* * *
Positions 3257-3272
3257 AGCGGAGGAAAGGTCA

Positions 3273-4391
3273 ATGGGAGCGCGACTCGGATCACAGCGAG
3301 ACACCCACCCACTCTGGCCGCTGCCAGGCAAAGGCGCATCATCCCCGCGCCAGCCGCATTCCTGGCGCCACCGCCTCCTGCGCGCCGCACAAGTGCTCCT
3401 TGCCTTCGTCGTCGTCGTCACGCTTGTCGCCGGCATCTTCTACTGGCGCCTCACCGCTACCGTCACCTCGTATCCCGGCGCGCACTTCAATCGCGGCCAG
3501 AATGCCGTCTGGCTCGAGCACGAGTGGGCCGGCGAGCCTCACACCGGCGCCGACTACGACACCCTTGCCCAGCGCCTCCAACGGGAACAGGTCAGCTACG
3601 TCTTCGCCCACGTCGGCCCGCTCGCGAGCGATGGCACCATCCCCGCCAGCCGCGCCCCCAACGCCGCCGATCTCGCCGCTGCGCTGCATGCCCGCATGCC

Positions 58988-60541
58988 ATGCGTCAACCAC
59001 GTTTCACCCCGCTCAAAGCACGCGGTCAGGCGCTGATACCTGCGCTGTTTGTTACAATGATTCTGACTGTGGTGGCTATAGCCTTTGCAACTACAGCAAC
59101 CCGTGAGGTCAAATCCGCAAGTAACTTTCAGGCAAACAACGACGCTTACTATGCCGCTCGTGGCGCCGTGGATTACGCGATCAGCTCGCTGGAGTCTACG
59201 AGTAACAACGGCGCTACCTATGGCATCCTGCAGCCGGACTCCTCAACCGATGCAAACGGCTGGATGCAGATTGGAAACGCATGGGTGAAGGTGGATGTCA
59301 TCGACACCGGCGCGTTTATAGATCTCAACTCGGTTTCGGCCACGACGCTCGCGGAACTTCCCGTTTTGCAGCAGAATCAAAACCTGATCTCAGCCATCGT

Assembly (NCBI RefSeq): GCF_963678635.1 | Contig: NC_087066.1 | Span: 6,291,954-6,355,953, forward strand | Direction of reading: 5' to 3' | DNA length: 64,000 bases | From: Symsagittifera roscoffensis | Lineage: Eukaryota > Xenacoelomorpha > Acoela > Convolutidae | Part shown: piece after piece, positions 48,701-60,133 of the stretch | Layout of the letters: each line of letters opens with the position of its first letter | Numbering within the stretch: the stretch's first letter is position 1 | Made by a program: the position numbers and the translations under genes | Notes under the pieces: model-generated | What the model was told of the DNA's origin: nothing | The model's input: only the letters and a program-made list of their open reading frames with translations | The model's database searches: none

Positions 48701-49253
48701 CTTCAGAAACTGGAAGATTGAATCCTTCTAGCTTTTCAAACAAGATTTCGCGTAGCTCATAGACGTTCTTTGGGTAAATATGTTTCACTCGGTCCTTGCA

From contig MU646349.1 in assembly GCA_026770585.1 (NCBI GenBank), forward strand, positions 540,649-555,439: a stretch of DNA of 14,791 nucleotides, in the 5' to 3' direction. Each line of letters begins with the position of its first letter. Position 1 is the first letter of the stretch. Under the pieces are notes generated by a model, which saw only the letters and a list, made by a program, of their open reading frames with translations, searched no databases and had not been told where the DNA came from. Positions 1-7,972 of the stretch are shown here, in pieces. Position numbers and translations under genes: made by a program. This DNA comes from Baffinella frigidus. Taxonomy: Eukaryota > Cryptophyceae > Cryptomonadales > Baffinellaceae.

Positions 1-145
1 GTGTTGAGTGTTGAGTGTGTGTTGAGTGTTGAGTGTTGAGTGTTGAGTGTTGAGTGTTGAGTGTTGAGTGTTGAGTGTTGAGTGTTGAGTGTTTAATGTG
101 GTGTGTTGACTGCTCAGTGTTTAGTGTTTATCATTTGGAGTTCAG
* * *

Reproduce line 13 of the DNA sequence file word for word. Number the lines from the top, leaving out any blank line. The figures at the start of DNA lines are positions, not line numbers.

59201 AGTAACAACGGCGCTACCTATGGCATCCTGCAGCCGGACTCCTCAACCGATGCAAACGGCTGGATGCAGATTGGAAACGCATGGGTGAAGGTGGATGTCA